Indigenous communities were the first philanthropists of this land. How do we respond to the call to action for philanthropy that requires building meaningful partnerships between institutions and Native communities? During this module, we will consult with indigenous data stewards and researchers and will discuss successful examples of philanthropic initiatives rooted in collaboration with Native communities. We will also explore the critical intersections of philanthropy, indigenous communities and the pursuit of equitable and effective philanthropic engagement.

Data-driven inquiry reveals emerging trends necessary to drive systemic change and engage in restorative practices within your institution that promote inclusion and strengthen community relationships and fundraising outcomes. This module will explore the challenges associated with one-dimensional data use and overall data principles helpful to addressing initiatives gaps. The assignment for this module includes identifying appropriate data sources and analyzing and interpreting data – and its potential limitations – using data tools designed for higher education and advancement.

This module delves into the complex intersection between philanthropy, data, and social justice. We will explore how historical practices like redlining have left lasting imprints on our data landscapes, influencing prospect identification and perpetuating disparities in wealth distribution. Through a lens of racial equity, we will examine the implications of using traditional wealth indicators to construct portfolios and pipelines for people of color. By relying solely on conventional metrics, we risk further marginalizing communities that have been historically excluded from wealth-building opportunities. We will explore strategies for mitigating these biases and fostering a more inclusive approach to philanthropy. This includes reimagining data collection methodologies, challenging assumptions about wealth, and centering the voices and experiences of socially, culturally, and economically diverse communities in decision-making processes.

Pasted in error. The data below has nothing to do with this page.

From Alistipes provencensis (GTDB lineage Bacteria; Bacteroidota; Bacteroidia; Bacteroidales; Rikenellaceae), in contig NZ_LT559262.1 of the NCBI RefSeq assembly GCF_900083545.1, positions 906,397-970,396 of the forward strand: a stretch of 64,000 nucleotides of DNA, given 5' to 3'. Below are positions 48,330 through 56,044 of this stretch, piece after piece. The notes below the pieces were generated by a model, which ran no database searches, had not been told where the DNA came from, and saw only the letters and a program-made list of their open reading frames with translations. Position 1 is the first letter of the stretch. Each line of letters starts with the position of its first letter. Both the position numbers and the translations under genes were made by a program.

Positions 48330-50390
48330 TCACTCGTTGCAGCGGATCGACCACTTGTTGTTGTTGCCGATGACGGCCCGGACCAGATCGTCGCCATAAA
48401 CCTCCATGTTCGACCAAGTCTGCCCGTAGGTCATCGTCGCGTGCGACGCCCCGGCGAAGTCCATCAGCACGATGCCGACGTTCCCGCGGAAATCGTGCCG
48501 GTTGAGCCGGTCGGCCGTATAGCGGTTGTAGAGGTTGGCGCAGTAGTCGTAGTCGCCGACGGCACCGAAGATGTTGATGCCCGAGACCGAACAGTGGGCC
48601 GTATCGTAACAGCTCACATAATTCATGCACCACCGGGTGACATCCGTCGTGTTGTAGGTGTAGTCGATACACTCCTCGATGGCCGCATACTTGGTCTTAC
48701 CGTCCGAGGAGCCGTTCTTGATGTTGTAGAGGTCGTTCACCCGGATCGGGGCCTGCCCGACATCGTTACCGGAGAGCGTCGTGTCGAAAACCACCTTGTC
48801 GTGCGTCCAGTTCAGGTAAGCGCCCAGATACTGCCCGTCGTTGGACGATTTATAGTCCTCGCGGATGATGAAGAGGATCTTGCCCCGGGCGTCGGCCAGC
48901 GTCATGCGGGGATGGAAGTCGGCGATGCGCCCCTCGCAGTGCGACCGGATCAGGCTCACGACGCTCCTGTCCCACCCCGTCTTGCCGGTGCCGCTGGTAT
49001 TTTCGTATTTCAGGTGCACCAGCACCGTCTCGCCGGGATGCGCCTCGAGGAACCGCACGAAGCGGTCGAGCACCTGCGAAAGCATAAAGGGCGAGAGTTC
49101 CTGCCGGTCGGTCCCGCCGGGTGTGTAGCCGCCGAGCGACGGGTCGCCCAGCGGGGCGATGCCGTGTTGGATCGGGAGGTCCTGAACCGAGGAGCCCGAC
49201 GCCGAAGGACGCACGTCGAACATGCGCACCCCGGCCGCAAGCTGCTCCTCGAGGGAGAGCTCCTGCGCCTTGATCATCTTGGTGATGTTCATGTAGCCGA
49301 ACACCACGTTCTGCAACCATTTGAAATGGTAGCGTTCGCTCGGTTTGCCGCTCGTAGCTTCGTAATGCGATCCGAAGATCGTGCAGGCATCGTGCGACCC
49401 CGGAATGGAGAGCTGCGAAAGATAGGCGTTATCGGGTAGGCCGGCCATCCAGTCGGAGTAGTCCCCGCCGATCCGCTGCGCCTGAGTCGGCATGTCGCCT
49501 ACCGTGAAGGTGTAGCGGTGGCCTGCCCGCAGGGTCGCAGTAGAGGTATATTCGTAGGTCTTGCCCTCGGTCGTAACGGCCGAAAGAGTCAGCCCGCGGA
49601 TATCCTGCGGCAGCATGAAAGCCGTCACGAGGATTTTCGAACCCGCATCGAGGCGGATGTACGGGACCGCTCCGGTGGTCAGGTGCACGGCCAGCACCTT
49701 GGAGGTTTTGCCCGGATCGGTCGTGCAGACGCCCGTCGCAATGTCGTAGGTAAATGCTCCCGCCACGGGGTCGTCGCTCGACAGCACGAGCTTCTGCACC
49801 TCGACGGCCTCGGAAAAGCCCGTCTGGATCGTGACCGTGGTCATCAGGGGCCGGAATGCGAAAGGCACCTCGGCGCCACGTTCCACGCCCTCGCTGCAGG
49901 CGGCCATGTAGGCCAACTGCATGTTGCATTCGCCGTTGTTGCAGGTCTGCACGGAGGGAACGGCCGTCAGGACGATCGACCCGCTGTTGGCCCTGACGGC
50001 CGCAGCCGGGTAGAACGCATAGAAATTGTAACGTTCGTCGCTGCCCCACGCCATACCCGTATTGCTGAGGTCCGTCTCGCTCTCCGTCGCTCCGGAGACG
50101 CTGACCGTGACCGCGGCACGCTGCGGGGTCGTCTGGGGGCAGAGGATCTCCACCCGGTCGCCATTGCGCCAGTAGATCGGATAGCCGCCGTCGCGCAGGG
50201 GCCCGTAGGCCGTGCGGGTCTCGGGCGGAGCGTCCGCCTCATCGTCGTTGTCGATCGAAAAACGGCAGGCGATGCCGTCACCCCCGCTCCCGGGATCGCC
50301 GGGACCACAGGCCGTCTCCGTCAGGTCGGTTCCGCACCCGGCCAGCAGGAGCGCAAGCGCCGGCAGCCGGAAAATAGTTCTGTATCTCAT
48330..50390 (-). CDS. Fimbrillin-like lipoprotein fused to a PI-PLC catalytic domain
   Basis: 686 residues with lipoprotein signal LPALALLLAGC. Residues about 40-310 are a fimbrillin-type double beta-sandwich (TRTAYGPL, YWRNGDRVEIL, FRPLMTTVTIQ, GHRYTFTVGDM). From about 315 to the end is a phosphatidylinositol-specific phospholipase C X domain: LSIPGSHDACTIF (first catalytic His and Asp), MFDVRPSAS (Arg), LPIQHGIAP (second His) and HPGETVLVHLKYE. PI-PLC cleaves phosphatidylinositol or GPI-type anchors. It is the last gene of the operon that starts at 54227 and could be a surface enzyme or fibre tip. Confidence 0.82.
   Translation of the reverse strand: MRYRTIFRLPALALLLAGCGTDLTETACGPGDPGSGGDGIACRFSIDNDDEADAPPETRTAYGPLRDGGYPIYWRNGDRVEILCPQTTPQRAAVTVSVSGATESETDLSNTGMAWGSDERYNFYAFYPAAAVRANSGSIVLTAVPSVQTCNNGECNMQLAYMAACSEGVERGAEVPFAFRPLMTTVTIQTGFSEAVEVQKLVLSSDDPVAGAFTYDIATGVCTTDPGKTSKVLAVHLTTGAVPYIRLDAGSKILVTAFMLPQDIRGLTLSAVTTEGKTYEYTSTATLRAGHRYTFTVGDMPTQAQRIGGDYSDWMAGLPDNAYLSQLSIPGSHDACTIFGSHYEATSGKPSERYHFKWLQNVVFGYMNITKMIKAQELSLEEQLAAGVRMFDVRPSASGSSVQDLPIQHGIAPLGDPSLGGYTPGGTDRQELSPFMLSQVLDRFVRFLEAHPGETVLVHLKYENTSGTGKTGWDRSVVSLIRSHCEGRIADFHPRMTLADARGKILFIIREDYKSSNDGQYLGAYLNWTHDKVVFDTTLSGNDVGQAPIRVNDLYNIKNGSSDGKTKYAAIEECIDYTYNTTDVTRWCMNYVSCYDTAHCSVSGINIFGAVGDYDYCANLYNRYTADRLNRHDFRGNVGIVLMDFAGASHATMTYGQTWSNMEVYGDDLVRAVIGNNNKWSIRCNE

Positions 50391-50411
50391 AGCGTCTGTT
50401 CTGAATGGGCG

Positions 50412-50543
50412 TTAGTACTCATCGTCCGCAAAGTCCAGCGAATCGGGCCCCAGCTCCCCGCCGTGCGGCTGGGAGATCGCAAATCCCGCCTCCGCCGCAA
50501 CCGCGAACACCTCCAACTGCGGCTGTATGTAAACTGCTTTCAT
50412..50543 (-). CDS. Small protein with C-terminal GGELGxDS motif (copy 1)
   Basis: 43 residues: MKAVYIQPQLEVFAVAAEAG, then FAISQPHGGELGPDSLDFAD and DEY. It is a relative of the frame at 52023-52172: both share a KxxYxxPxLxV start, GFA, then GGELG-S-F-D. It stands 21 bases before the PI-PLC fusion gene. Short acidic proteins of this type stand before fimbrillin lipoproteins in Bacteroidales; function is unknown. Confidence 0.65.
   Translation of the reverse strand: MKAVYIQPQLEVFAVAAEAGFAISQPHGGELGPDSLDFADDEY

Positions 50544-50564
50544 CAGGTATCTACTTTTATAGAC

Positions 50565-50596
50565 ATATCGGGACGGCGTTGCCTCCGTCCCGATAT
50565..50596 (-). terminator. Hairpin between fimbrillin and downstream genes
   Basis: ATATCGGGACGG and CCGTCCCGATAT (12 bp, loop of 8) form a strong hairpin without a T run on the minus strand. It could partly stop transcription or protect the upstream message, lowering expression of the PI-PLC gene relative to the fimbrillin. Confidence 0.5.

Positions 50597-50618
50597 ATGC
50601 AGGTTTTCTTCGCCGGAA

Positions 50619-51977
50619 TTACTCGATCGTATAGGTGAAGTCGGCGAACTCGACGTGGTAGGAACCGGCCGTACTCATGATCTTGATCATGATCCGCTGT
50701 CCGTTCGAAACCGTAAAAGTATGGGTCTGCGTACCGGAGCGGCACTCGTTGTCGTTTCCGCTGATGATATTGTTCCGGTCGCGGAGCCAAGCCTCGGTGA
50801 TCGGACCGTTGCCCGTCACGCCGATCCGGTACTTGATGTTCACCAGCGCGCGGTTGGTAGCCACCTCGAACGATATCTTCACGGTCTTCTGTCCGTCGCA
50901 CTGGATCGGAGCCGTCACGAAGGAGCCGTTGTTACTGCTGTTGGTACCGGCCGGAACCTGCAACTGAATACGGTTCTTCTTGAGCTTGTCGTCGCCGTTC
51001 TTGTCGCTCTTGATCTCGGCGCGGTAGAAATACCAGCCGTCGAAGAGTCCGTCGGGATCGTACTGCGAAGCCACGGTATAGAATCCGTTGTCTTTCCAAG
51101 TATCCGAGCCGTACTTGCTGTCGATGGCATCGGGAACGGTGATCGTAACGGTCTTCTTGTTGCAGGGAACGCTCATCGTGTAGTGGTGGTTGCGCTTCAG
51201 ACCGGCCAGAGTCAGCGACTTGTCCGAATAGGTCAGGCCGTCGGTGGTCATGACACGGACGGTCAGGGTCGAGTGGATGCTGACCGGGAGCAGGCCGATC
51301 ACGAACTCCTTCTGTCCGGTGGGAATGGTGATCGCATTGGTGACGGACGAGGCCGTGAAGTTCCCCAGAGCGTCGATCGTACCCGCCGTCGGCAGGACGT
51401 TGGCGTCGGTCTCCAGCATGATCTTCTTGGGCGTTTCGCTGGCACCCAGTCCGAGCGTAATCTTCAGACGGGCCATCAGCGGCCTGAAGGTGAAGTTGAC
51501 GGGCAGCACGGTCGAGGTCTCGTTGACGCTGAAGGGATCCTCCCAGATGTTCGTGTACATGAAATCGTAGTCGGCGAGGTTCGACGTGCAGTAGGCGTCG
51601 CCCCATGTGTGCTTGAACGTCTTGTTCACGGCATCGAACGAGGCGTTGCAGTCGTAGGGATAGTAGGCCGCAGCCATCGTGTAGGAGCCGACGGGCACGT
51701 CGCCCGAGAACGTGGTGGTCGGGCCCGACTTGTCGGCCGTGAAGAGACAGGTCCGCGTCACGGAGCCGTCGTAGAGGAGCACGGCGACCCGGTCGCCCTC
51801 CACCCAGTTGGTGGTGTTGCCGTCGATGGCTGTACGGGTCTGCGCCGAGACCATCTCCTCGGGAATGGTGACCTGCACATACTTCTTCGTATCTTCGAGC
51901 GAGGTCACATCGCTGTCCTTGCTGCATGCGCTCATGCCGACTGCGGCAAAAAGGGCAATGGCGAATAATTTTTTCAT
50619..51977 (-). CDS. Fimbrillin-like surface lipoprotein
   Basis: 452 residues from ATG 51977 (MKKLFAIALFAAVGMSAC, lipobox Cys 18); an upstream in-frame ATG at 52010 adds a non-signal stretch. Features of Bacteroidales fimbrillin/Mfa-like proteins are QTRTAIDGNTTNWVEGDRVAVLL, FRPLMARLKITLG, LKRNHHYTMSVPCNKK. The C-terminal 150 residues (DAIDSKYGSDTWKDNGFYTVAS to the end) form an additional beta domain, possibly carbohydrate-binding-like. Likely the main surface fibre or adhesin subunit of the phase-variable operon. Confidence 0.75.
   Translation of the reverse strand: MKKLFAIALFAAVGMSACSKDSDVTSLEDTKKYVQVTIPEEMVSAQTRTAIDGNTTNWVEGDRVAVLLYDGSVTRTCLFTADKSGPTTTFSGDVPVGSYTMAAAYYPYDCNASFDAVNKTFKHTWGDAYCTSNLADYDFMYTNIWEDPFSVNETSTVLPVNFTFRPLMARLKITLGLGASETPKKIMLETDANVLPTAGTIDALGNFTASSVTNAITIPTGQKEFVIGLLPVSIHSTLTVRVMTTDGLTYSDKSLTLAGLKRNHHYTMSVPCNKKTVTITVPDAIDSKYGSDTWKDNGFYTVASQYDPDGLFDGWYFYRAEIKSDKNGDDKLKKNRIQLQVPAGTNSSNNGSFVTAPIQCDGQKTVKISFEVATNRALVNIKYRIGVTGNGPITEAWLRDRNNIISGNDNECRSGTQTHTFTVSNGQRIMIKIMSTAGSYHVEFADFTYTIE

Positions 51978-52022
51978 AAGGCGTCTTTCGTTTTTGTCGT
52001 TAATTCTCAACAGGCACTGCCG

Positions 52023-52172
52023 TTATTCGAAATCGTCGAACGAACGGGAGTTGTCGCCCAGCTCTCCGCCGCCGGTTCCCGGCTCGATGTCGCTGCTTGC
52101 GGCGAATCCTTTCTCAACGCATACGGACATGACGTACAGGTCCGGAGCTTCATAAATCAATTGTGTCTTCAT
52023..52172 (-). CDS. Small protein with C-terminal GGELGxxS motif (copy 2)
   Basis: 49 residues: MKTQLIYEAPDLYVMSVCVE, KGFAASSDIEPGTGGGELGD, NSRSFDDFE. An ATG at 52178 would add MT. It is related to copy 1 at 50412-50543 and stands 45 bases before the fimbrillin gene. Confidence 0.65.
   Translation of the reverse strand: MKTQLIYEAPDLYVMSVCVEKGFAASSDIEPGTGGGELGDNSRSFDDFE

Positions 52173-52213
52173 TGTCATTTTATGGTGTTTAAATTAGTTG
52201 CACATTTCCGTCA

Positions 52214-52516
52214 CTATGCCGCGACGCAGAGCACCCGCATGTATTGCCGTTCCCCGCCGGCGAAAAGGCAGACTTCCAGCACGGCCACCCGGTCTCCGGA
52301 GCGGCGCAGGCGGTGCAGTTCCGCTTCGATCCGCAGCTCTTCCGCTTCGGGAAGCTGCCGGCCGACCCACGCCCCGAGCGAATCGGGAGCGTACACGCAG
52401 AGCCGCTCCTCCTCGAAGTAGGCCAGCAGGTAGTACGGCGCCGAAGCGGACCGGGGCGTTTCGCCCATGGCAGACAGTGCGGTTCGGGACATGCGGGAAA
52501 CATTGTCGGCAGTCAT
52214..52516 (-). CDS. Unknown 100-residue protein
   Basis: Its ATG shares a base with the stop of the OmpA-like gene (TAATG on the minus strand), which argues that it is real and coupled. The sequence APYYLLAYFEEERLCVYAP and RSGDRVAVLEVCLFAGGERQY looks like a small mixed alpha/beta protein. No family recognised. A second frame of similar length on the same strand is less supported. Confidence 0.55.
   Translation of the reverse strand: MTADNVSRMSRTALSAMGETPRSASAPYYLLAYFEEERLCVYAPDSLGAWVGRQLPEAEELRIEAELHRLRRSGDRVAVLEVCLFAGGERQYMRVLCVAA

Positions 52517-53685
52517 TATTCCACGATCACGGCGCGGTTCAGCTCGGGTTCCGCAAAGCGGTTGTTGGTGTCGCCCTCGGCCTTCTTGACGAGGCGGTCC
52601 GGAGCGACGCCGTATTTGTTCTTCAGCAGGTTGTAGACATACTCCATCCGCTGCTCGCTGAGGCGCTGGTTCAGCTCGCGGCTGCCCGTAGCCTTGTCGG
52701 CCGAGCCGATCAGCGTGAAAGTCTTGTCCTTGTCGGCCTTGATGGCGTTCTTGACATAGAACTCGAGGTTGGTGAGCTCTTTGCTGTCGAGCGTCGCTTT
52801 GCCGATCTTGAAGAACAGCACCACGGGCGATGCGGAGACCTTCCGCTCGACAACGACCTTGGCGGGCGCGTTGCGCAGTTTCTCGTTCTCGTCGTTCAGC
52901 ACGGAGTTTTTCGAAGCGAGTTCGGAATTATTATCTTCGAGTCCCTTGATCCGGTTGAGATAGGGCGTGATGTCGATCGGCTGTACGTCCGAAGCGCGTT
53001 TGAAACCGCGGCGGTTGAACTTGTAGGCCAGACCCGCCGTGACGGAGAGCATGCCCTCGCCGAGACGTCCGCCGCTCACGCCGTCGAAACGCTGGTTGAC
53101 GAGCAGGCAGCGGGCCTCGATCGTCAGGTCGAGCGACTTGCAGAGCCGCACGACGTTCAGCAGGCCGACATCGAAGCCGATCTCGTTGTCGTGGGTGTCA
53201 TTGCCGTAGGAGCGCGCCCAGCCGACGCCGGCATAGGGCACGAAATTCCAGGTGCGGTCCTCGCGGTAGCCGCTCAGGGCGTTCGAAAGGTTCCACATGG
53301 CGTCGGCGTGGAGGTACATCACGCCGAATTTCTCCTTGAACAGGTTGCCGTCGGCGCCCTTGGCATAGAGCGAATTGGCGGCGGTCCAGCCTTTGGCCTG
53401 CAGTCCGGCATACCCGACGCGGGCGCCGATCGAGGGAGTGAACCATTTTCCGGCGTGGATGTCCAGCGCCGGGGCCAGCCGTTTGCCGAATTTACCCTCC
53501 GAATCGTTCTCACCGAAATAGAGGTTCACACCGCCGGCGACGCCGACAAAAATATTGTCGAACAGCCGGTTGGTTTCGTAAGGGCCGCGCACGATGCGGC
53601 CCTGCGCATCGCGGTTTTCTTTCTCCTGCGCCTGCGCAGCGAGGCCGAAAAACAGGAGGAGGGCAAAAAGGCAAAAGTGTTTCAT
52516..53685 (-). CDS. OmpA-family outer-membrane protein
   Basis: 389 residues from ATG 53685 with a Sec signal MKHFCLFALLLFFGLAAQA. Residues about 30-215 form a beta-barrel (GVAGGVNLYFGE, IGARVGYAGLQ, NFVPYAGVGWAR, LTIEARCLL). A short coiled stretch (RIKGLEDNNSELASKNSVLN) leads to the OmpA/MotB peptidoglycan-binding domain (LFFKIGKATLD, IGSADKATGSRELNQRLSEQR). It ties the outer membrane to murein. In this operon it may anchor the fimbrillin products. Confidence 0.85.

This module will activate the extensive work to which you have devoted yourself during this course. We will focus on cultivating awareness to inspire meaningful actions; we will engage in reflective exercises to understand personal biases and perspectives that may influence philanthropic decisions; and we will emerge with a refined understanding of how your commitment to inclusive philanthropy can actively contribute to a more equitable society. You will leave with a concrete action plan, equipping you to make a lasting, positive impact on the communities you serve.

Marts&Lundy Client Registration: $425 throughout entire registration period
Early Bird Registration: $425 (ends March 26)
Regular Registration: $500 (begins March 27)
Registration closes April 22